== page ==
Another favourite is Space - also free and developed by a cool team at Venice Beach-based Dopamine Labs (now known as Boundless Mind) who normally are in the business of building addictive apps. Put simply, what Space does is replace the icons of social media apps which you nominate (in my case Facebook) and each time you click on one Space forces you to pause for 12 seconds. During the countdown you're encouraged to take a few deep breaths - or in Dopamine’s words, “a moment of zen.” In this way you are discouraged from walking blindly into a social media session. Brilliant idea!

Says Dopamine: “Its not our fault we’re hooked on  apps - they’re  designed to do that.” The app maker says that, based on research, the instant burst of gratification provided by apps actually rewire our brains. The ‘moment of zen’ that Space provides helps short-circuit the instant gratification.

This spring I travelled to Venice Beach to ask the creator of Space, Ramsay Brown, in person about the app. “So for a lot of people who say they don't have control over their relationship with their phones or these apps, we wanted to give them an equally powerful tool that would parallel what these companies have available in terms of persuasive and behavioural design techniques.”

Finally, want a non-tech method to help you avoid picking up your iPhone or tablet in a moment of boredom?

Dr. David Greenfield, founder of the Center for Internet and Technology Addiction, advises patients with heavy screen use to develop a list of 100 “real time activities” that do not use technology. Consider family outings to the bowling alley or trying to make a pizza from scratch on the bbq grill - all without your devices in hand!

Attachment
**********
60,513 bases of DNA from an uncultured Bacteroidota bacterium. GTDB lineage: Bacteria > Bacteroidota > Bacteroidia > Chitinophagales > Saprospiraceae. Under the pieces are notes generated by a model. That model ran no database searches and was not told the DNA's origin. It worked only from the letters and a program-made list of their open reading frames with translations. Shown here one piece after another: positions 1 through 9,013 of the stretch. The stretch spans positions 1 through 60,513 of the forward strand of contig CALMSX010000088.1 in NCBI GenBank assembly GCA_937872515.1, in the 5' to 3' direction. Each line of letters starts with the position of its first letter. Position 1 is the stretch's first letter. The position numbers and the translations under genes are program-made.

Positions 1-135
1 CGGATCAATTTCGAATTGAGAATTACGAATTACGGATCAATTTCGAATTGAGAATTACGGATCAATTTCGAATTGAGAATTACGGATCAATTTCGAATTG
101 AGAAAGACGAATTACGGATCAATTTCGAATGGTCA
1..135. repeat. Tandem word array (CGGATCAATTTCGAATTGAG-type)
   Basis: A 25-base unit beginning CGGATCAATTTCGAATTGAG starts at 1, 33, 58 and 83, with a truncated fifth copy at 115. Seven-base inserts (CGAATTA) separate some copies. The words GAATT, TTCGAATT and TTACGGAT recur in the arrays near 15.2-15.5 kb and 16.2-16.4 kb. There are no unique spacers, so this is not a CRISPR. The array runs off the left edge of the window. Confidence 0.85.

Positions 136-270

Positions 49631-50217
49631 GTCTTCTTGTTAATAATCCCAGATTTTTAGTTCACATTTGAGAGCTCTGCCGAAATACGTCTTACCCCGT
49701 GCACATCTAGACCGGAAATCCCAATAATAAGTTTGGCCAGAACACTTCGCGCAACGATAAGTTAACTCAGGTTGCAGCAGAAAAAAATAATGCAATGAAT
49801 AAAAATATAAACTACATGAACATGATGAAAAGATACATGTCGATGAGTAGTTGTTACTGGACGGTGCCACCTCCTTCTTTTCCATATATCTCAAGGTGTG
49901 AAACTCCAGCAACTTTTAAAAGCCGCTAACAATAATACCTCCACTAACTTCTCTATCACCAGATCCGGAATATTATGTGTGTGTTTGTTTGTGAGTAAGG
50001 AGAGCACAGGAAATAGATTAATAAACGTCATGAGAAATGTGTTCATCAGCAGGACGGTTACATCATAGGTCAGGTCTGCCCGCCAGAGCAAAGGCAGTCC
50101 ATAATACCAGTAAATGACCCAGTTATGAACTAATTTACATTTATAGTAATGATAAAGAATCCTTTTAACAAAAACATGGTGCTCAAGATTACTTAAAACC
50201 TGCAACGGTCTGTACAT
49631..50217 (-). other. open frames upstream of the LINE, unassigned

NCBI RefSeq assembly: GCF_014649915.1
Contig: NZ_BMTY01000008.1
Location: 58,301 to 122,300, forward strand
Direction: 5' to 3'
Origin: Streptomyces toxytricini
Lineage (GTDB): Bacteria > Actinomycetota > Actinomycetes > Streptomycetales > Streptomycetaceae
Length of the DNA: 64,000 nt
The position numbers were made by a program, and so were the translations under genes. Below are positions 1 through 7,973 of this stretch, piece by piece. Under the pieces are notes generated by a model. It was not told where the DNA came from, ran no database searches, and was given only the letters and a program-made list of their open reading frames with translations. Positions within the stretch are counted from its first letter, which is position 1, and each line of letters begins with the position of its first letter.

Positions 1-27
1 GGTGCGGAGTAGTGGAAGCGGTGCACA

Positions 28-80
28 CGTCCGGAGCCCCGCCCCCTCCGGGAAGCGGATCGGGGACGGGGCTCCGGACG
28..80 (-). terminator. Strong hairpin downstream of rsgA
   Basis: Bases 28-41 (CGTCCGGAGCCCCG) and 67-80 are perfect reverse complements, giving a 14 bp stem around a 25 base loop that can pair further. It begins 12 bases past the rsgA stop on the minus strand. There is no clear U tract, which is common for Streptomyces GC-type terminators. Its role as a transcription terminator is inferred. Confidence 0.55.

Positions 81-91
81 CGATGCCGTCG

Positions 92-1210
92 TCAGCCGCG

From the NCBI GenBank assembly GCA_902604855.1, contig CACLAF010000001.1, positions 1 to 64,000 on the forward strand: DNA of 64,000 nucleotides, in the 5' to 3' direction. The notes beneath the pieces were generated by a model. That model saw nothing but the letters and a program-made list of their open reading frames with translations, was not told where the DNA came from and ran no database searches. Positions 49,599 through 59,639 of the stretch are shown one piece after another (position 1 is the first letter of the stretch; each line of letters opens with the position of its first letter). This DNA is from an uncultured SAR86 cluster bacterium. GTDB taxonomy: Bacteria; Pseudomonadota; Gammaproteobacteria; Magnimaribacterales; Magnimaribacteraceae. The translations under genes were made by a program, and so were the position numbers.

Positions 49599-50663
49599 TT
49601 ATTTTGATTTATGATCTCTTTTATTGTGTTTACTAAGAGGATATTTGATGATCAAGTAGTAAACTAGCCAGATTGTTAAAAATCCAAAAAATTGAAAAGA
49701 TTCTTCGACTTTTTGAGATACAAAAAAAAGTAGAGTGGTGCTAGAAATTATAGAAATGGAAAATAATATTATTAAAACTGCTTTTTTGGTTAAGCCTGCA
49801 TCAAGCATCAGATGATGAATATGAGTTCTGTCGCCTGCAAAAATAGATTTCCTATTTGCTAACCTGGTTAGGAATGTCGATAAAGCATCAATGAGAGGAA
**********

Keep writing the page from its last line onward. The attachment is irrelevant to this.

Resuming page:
Another low-tech idea to help curb your addiction is to sign-up for 'digital detox' retreats which are popping up everywhere. Research indicates that heavy device users, especially males, felt happier after they stopped using such platforms as Facebook for about a week. One such program, called 'Offline Camp' and located in Russia, requires participants to arrive without gadgets, kids, work talk or alcohol!

Monica Bormetti, who operates digital detox retreats in Italy for 'normal people' such as entrepreneurs or workers, tells me that people who attempt to break from technology have three different experiences: "Some people say they'd like to take a break for a day but really can't; or people really take the break and enjoy it; or people who do it but struggle a lot, feel lost or bored and keep looking for their phones."

Try 'grey screening' your smartphone so that those tempting red-coloured alerts aren't as enticing. Or, as journalist Philip Eil suggested at a recent symposium on 'Teens, Social Media and Mental Health:' delete addictive apps such as Twitter. And if you can't live without Twitter, try breaking things up with cute animal feeds. "It helps to break up the bad news with otters and cats and've more control than you realize over who you're looking at and who you are comparing yourself to."

Video courtesy of Chantel Elloway